OBD tracker; Plug & Play GPS tracking

Posted on Thursday, June 30th, 2016 By Mifthas Haris

OBD tracker

There are over 900 million OBD II equipped vehicles in the world today. And the number continues to grow and would reach 2 billion soon. The most useful part of OBD tracker is the ability to read information from the vehicle.

You can read Engine fault codes, and even monitor real-time statistics such as Engine RPM, vehicle speed, Vehicle Identification Number (VIN), etc.

There are a variety of different devices on the market ranging from code scanners to OBDII GPS tracking devices that calculate fuel consumption as you drive.

Is OBD available in my Car?

If you purchased a car after 1996, chances are it has an OBD-II (On-board diagnostics II) port. The OBD connector typically is located within three feet of the driver, under the dash or the area beneath the steering and does not require any tools to be revealed.

My friend’s car is of different make/model, does it matter?

The Society of Automotive Engineers (SAE) has, along with the International Standards Organization (ISO), developed a set of standards (SAE J1962, SAE J1979, etc.) that OEMs use to implement the regulations within a vehicle.

While the parameters, or readings, required by OBD II regulations are uniform, the automobile manufacturers had some latitude in the communications protocol they used to transmit those readings to scanners.

Naturally, each felt they had the one true way, so there are 5 signaling protocols that are permitted with the OBD-II interface. “Most vehicles implement only one of the protocols, and it is possible to deduce the protocol based on which pins are present on the J1962 connector.”

The following are the five different signaling protocols.

1. SAE J1850 -PWM (Ford Motor Company)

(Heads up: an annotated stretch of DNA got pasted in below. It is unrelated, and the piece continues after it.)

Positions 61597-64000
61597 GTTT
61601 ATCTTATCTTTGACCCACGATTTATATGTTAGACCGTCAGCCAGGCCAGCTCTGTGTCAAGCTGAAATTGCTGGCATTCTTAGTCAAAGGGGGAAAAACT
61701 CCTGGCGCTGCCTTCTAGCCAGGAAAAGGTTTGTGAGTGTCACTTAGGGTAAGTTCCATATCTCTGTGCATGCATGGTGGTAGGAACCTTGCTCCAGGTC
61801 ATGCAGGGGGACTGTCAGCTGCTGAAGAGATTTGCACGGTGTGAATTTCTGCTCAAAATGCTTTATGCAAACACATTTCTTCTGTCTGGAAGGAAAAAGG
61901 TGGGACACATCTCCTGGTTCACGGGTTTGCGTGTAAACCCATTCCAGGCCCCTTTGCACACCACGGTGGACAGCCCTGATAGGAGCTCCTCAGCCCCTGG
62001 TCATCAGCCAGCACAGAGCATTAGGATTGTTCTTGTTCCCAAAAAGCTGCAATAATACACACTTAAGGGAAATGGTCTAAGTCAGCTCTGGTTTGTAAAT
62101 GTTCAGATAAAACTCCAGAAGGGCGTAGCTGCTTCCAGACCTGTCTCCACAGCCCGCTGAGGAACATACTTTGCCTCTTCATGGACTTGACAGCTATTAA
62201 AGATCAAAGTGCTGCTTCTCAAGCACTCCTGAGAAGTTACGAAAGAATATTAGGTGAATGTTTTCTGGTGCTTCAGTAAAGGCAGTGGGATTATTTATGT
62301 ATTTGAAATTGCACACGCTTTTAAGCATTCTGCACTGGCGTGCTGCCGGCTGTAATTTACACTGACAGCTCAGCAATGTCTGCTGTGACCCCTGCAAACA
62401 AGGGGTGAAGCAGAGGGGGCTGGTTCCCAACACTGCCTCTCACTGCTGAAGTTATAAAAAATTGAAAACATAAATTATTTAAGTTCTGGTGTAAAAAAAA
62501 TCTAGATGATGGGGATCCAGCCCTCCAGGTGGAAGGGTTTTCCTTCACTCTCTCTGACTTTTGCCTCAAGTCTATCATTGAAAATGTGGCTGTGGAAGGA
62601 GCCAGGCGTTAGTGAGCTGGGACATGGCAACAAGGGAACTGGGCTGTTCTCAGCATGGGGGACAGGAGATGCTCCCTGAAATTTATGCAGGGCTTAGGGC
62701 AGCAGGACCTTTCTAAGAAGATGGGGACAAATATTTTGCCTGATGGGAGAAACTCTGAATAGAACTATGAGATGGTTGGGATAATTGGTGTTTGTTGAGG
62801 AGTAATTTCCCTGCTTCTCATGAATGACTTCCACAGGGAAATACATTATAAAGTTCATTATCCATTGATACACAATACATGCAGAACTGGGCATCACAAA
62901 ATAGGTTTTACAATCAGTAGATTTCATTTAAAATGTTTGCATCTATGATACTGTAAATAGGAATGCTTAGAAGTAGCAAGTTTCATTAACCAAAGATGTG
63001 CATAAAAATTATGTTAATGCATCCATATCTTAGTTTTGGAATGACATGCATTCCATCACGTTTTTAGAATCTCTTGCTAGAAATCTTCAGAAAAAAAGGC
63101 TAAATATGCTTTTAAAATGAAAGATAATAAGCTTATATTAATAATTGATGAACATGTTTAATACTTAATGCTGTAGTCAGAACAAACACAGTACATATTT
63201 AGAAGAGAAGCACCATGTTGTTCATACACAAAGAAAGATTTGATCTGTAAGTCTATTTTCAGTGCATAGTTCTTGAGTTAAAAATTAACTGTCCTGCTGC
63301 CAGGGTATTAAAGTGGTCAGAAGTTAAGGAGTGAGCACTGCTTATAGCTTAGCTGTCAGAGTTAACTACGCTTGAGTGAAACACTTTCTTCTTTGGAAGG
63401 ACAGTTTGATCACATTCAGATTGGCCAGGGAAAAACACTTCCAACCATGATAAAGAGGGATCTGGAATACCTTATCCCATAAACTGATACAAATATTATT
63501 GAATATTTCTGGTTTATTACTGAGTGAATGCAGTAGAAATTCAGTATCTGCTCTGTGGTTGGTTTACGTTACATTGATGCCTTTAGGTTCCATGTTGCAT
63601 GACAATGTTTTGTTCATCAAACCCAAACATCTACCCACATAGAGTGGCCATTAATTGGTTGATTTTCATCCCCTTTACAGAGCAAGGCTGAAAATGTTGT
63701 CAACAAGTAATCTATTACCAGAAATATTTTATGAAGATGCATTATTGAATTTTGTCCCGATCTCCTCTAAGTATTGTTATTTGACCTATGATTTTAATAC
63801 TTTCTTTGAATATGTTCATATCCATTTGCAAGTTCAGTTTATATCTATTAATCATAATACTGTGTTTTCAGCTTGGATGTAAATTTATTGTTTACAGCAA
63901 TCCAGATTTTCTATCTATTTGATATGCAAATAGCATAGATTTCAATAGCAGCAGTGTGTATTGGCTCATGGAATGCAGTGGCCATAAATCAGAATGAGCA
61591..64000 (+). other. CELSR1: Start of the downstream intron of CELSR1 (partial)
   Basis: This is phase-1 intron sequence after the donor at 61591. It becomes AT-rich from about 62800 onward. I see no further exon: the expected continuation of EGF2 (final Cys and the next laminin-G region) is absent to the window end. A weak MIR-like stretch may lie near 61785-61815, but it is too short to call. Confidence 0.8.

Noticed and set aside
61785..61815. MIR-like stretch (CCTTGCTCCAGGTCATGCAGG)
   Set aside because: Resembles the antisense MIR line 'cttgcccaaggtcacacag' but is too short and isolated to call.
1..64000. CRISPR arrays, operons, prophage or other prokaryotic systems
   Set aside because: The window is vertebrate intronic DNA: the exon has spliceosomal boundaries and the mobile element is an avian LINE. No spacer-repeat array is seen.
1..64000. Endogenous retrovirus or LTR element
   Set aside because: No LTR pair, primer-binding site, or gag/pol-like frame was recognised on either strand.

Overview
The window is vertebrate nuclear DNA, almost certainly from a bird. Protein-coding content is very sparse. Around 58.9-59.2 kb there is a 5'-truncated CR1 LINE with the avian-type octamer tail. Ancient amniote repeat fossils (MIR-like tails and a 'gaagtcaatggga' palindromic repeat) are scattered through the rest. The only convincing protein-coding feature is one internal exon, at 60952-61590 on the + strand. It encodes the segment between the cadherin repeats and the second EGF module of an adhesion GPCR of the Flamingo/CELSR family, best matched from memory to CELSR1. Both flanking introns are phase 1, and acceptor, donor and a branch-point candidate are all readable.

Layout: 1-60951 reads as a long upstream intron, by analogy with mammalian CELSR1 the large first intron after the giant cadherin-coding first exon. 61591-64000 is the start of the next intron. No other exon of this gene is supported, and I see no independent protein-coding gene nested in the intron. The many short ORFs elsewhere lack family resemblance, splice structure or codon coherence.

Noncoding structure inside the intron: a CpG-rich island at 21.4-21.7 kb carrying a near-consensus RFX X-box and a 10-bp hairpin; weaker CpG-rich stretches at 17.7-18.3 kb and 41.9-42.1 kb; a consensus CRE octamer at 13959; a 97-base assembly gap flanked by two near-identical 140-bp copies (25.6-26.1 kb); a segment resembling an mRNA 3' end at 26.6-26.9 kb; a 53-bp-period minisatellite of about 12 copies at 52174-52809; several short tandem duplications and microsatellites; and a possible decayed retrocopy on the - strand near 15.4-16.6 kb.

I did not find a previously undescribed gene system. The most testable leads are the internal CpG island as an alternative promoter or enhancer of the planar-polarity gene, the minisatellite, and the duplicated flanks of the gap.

2. SAE J1850 -VPW (General Motors)
3. ISO 9141-2 (Chrysler, European, and Asian vehicles)
4. ISO 14230 KWP2000 (Keyword Protocol 2000)
5. ISO 15765 CAN protocol developed by Bosch

All OBD-II pinouts use the same connector, but different pins are used with the exception of pin 4 (battery ground) and pin 16 (battery positive).

OBD II GPS tracker

What are Engine fault codes and how can I decipher?

Each fault code (known as Diagnostics Trouble Code – DTC) indicates the type of fault, the area of the OBD and powertrain/emission control system where the fault is located.

“When a problem occurs that may cause the vehicle emissions to exceed applicable standards, the OBD system identifies the failure with a specific DTC, illuminates the malfunction indication light (MIL) and records a record of what has occurred”.

OBD-II codes consist of a number of parts. Here is a sample OBD2 code: P0037. These variable digits relate to a specific problem. P0037 is something to do with oxygen sensor heater element.

Which OBD tracker I should buy to hook up to OBDII port?

To retrieve values from OBD-II port, you will need a piece of diagnostic equipment that you probably don’t have an OBD II scan tool.

For those of you who use AVLView, can hook up an OBDII GPS/GPRS tracking device – OBD tracker to the port and get the real-time data relayed over GPRS. This OBD tracker directly plugs into an OBD II port found inside your vehicle near the driver’s legs. There are NO external antennas to hide; NO power cable assembly to attach and NO installation cost.

The standards developed for implementation of OBD tracking devices attached to the OBD Port are:

– SAE J1978/ISO 15031-4 – describes the capabilities that must be supported by test equipment.
– SAE J3005 – defines further guidance for devices attached to the OBD Port.
– SAE J1699-4 – describes known vehicle and tool anomalies that may cause issues during OBD communication.

And finally, what OBD is not?

Bob Gruszczynski, in his article published in GPS Business News, debunks many myths associated with OBD. “OBD is a request-response protocol. To retrieve a piece of OBD data, it must be requested correctly via a properly formatted communication protocol message. OBD data is not directly available via the OBD port otherwise unless an OEM allows it”.

As per Bob, OBD doesn’t mean all the diagnostic information. “OBD is not a complete vehicle diagnostics system. OBD does not concern itself with door modules or window controllers, etc. There are no current requirements to provide any data related to non-OBD systems through the OBD port”.

Please read the full article here.